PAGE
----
“The hardest part was taking the leap to doing something so completely different than I have ever done previously,” said Brideau. She likened it to the move she had made from Canada to the UK. “You keep moving forward with a lot of unanswered questions not knowing how it will all turn out until one day you find yourself at home in your new surroundings.”

Internships represent one of the best ways to gain experience and get a foot in the door in today’s project-based economy, said Larry Stybel, a principal at Stybel Peabody & Associates Inc, a leadership coaching and senior outplacement firm in Waltham, Massachusetts.

It’s important to define your “compensation” before starting an internship, according to Stybel. It can be more than monetary. “It could be a title for your resume or a commitment for a good reference,” he said. If you don’t ask for what you want, at some point you are going to “feel like you’re being taken advantage of.”

Get experience in less time-intensive ways

Obviously, not everyone can afford to pay thousands of dollars or euros for a three-month class — or take the time off for coursework or a full-time internship. But you can still get valuable experience. Many jobs have become more project-oriented in recent years, said Stybel. So, for example, helping out or learning the ropes by working on the company’s website, therefore, can be done during off hours or on the weekends and from home.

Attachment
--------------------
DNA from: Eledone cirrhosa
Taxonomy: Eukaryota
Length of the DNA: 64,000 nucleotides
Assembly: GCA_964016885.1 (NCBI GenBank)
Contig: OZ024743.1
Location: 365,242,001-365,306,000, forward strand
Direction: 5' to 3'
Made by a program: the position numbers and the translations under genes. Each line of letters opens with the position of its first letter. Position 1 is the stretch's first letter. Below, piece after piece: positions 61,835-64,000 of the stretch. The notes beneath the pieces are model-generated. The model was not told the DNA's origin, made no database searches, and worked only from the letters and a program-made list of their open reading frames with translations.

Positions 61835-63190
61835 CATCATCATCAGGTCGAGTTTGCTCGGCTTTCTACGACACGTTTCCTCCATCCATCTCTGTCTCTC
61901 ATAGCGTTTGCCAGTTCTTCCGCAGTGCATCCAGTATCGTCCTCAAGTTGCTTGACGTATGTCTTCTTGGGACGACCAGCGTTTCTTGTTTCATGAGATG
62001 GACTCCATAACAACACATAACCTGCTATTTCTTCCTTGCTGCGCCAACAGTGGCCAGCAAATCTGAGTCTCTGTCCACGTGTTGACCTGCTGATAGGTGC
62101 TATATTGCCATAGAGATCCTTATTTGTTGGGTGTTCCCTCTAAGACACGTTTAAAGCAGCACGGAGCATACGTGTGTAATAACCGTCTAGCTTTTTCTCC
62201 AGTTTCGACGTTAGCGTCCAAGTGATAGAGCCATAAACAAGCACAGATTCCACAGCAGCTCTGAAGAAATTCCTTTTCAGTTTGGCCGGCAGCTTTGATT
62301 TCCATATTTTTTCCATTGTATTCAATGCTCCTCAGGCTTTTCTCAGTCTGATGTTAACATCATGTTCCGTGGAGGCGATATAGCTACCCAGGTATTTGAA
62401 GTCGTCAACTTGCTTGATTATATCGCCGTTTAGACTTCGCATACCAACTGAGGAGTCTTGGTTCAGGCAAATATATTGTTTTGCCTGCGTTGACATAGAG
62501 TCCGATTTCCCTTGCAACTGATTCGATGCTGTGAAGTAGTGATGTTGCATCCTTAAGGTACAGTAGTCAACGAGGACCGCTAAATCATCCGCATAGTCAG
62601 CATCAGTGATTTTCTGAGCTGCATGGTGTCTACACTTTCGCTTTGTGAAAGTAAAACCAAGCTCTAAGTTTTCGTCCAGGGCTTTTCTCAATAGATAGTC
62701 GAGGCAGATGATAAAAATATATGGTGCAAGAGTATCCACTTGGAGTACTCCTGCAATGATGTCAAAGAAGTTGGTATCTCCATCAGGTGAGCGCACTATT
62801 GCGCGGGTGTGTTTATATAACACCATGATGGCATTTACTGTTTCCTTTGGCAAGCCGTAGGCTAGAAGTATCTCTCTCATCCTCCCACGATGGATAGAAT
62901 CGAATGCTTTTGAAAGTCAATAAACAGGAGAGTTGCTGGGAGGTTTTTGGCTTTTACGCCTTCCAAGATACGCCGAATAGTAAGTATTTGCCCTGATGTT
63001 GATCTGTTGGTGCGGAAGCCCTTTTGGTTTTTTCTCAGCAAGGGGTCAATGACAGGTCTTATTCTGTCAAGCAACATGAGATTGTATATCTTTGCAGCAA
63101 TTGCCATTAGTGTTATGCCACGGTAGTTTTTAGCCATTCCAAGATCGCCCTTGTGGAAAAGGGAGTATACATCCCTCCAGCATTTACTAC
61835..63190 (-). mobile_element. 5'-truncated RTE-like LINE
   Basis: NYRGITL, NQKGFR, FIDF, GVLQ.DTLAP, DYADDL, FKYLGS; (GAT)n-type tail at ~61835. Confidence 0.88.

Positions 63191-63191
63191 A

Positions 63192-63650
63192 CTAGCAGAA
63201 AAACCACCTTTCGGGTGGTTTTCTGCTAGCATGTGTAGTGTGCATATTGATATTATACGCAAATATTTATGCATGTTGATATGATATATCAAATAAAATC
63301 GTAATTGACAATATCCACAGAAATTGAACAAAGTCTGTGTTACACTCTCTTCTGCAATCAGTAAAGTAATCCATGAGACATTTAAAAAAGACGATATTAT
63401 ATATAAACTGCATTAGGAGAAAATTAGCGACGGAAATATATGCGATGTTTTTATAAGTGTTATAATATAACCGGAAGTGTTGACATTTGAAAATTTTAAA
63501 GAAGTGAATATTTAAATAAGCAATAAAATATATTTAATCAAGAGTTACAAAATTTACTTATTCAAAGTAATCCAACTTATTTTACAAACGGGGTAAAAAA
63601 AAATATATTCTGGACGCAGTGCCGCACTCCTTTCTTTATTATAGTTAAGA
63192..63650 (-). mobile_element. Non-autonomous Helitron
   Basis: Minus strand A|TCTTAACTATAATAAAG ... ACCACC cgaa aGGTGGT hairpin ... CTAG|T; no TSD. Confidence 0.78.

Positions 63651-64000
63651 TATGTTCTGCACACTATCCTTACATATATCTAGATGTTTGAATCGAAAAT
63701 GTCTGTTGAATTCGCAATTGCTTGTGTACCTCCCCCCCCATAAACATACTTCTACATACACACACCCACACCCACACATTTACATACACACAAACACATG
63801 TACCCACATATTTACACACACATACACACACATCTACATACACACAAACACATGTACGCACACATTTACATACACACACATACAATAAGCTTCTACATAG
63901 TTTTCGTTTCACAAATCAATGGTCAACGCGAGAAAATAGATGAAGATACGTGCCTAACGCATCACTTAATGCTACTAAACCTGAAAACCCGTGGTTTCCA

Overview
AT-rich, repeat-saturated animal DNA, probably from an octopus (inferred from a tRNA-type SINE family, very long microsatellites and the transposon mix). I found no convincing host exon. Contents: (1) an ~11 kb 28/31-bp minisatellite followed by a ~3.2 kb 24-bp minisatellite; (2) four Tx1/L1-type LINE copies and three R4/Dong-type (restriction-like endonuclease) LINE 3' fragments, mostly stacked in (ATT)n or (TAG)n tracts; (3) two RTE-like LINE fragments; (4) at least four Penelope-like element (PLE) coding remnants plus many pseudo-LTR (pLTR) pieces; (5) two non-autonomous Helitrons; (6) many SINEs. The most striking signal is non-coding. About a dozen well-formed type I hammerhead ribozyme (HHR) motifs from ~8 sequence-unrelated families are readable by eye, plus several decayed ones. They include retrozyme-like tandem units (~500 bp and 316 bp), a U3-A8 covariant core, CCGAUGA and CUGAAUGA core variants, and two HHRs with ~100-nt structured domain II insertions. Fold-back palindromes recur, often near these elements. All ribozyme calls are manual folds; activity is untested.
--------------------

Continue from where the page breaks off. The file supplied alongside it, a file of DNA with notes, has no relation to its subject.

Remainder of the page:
Work shadowing and volunteer positions are other ways to build up experience without leaving your current position, according to Sab Byrne, online editor of Careershifters.org, a London-based career-change advice website. If someone in your organisation is working at a role that interests you, ask if you can shadow them for a few hours or offer to help out on a short-term project. You can also reach out to people in your networks or your university alumni association for recommendations of people who might be willing to have you shadow them.

“People are generally amenable to this if they think you will help them, rather than get in the way,” said Byrne in an email. “This 'informal' work shadowing is a great way to build up contacts, test drive a career option to see if it is right for you and start to build up some experience.”

Another low-cost, low-time way to gain skills and experience: tutorial websites, both free and subscription-based, can help you become an “expert” in specific skills in a short time. Consider a tutorial on how to create a blog or website to showcase your work and expertise.

“You could even create mini-projects for yourself that you treat as work to build up your portfolio, so you have something to show employers,” said Byrne.

Career Coach is a twice-monthly column on BBC Capital in which we consider the career turning points and questions many professionals face. We welcome questions from readers at careercoach@bbc.com.